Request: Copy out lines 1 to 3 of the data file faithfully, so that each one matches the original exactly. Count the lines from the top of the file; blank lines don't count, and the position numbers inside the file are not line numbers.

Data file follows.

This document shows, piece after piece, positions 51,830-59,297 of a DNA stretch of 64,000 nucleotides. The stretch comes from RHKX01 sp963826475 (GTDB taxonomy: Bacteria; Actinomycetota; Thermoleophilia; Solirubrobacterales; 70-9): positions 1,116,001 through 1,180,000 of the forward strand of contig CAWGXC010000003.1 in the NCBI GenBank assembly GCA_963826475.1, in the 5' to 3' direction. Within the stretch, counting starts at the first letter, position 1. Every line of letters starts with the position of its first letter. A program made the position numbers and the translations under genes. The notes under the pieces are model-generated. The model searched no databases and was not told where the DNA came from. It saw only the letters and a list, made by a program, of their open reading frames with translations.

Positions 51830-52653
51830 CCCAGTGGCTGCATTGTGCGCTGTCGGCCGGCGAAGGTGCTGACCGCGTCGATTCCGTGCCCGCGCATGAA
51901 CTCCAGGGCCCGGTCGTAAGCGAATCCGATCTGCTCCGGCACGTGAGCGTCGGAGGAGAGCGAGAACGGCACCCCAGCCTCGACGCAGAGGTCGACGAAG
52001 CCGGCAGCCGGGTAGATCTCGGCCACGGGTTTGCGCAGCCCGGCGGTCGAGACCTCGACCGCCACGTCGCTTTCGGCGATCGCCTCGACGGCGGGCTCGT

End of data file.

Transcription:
This document shows, piece after piece, positions 51,830-59,297 of a DNA stretch of 64,000 nucleotides. The stretch comes from RHKX01 sp963826475 (GTDB taxonomy: Bacteria; Actinomycetota; Thermoleophilia; Solirubrobacterales; 70-9): positions 1,116,001 through 1,180,000 of the forward strand of contig CAWGXC010000003.1 in the NCBI GenBank assembly GCA_963826475.1, in the 5' to 3' direction. Within the stretch, counting starts at the first letter, position 1. Every line of letters starts with the position of its first letter. A program made the position numbers and the translations under genes. The notes under the pieces are model-generated. The model searched no databases and was not told where the DNA came from. It saw only the letters and a list, made by a program, of their open reading frames with translations.

Positions 51830-52653
51830 CCCAGTGGCTGCATTGTGCGCTGTCGGCCGGCGAAGGTGCTGACCGCGTCGATTCCGTGCCCGCGCATGAA